Presidents Kim and Moon holding hands on the border might remind you of a rather odd couple on a first date, but in fact there are four people in this potential romance.
There is Kim and the North Korean establishment, of course. What are their priorities? Peace, of course, would be useful. A million people under arms (and eight million reservists) in a country of 25 million is quite a strain on the state budget. But dictatorships tend to be militaristic, so maybe the regime is prepared to carry that cost. But peace would hold out the prospect of economic sanctions being reduced, and better relations and trade with China too, on which North Korea is highly dependent.
But for Kim and everyone around him, the top priority is keeping the regime in power. While the government apparatchiks in Pyongyang live reasonable well, the rest of the country is far from prosperous. Losing control would mean a massive political disruption, and a big drop not only in their status but in their standard of living.
For the South, peace is the key objective. North Korea has tried invasions before, and keeping enough troops mobilised to resist another is a costly drain on resources, even for one of the richest countries on the planet. Also, there is the threat that something major could go wrong and the Korean peninsula could be plunged, not only into war, but into nuclear war. And Seoul is, of course, only a few miles from the border with North Korea.
A second objective is the humanitarian one. Families in the South who were torn from their relatives by the Korean War would like to re-establish contact. Being rich, South Koreans are used to travelling round the world to meet friends and relations, as well as for tourism. They cannot understand why it should be so hard to visit family members just a few miles up the road. But it is, because North Korea cannot let in South Koreans who it knows will tell stories of the fabulous riches south of the border—and stoke up resentment against the regime. In addition, South Koreans, who regard themselves as the same nation as the North, simply divided by past wars and current politics, are distressed at the poor living conditions of their compatriots over the border, and would like to bring them in to the economic system that has so enriched the South—which at the end of the Korean war, was literally the poorest place on the planet.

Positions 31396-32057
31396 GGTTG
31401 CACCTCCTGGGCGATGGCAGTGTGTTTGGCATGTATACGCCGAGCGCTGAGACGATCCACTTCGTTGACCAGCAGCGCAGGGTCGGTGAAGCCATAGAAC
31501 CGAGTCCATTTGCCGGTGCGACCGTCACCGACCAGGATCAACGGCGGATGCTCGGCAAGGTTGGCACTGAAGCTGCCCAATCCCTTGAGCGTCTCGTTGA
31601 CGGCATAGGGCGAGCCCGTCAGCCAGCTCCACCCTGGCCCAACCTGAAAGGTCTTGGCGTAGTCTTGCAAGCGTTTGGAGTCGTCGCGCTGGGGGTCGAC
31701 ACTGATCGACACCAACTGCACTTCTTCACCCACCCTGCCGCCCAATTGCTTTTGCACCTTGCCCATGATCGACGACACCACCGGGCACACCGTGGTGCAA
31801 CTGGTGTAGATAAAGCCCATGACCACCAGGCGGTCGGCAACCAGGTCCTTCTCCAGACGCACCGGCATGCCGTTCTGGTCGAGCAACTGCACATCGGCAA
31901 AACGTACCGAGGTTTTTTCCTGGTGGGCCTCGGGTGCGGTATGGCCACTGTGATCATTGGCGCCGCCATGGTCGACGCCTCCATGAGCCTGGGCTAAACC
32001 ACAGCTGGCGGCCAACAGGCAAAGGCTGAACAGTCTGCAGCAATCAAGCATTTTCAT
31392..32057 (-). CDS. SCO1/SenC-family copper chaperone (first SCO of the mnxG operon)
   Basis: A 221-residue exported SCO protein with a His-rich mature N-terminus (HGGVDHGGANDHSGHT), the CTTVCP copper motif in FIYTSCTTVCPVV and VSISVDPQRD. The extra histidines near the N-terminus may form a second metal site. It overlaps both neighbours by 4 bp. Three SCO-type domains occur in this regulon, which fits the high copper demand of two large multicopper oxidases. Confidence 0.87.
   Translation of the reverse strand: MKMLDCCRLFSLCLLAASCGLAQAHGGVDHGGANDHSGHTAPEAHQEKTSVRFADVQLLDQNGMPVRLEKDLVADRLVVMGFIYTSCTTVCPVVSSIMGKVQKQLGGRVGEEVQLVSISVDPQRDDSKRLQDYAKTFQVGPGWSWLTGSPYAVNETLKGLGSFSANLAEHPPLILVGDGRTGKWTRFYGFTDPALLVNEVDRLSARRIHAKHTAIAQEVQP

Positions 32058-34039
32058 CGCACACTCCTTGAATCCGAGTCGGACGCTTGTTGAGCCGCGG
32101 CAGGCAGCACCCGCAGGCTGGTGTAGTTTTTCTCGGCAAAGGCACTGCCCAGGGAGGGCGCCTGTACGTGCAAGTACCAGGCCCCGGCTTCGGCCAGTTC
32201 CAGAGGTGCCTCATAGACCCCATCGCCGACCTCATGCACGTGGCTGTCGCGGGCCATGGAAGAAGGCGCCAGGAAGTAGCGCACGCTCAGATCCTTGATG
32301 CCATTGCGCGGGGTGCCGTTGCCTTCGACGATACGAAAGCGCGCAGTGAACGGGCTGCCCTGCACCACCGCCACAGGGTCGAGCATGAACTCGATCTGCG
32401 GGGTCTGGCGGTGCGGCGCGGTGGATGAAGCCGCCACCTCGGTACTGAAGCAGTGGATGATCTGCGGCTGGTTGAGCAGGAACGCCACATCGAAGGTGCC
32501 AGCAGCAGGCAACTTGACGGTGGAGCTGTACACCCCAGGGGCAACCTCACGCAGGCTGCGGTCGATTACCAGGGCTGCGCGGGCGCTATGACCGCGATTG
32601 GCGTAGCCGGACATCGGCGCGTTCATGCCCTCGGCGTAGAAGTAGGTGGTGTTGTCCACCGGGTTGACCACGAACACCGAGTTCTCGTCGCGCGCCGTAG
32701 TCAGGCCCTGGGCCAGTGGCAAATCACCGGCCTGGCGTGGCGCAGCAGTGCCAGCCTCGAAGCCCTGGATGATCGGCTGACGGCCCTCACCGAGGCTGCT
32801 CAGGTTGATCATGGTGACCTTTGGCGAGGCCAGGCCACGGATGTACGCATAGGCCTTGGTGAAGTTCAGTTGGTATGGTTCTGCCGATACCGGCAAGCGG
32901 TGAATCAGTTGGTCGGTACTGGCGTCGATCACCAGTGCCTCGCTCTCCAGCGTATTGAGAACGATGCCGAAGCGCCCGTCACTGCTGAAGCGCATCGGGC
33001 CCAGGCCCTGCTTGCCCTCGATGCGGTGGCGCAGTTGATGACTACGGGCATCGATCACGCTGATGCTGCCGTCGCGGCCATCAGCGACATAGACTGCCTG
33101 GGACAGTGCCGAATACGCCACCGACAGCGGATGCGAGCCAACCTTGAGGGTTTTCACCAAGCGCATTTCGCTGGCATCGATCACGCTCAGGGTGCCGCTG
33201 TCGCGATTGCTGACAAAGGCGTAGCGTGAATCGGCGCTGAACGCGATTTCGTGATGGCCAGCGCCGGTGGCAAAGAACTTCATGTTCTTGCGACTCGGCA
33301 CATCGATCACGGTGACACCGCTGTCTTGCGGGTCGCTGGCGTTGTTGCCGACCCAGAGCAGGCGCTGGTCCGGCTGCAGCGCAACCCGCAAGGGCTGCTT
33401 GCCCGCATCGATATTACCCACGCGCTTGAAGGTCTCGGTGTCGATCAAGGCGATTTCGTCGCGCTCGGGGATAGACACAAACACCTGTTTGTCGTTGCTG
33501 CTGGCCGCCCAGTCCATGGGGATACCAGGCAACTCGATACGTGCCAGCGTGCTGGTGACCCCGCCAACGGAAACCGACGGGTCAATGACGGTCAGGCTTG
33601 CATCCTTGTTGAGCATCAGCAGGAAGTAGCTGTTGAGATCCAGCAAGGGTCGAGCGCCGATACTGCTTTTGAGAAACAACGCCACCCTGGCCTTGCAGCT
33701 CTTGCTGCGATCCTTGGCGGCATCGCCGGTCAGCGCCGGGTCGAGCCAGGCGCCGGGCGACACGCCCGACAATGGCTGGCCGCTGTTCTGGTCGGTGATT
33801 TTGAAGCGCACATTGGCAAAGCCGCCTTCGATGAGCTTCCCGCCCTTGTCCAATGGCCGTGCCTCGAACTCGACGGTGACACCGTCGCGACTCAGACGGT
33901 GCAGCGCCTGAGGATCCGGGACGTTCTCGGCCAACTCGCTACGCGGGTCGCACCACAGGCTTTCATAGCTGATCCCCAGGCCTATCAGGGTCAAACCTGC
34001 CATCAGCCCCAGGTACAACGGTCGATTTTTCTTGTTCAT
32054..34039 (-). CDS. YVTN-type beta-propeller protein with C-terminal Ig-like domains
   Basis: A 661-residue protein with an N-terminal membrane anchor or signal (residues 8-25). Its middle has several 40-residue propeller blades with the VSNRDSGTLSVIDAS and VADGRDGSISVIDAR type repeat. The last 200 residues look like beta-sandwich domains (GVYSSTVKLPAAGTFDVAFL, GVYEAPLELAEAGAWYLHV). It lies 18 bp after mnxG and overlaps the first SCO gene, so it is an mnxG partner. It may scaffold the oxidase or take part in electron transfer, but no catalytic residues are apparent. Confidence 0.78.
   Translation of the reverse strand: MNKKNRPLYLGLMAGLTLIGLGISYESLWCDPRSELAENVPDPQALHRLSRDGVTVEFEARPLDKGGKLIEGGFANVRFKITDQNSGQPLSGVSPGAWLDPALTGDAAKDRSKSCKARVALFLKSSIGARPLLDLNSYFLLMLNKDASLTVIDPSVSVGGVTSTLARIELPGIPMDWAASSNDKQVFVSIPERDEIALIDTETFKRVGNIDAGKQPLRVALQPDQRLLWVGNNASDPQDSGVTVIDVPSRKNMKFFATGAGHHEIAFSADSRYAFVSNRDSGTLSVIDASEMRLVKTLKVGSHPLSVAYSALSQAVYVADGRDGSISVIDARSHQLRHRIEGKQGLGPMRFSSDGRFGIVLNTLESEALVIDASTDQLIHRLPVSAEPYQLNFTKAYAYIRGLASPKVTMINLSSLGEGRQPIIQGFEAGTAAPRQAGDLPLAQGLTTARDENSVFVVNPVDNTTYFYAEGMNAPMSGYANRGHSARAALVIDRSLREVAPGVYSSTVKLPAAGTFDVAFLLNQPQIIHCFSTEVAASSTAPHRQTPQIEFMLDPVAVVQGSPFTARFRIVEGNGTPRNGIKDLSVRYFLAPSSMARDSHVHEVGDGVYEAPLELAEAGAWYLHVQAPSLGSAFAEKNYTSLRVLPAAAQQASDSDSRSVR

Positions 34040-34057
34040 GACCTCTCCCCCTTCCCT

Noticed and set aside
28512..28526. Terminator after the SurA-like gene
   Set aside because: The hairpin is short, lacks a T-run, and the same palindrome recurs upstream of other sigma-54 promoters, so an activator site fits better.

For China, the objective is to maintain a buffer state between itself and the Western-style capitalist country of South Korea. It does not fancy the idea of a capitalist state just the other side of the river. And it certainly does not want South Korean troops and equipment parked on its border, and certainly not the troops and missiles of South Korea’s close ally, the United States. But it wants a North Korean buffer state that behaves itself and does not cause trouble and threaten conflict. When Kim visited Bejing recently, the visuals were all pomp and ceremony and friendship. But you can be pretty sure that Kim was being told to lower the temperature or China would make things even more difficult for him. And here he is already, lowering the temperature. And China might even fear that the US plans to create a defensive shield over South Korea could allow the South to launch a first strike with impunity—and Bejing will know that there are quite a few South Koreans who think there is some merit in that policy.
For the United States, the historic objective has been to help South Korea protect itself from aggression from the North, and from communist politics. It has often said that it will leave whenever the South Koreans ask it to go. But that has become more difficult, now that a resurgent China is throwing its weight around much more. Perhaps, they think, a continuing presence in South Korea might limit China’s bullying of other friendly (and increasingly capitalist) countries in the region. And again, maintaining troops and other personnel in South Korea does cost American taxpayers money.
Many of these aims are not easily compatible—and of course, for each of the four centrally interested parties, there are other aims too. All of which indicates that the new North-South thaw is not likely to produce a whirlwind romance.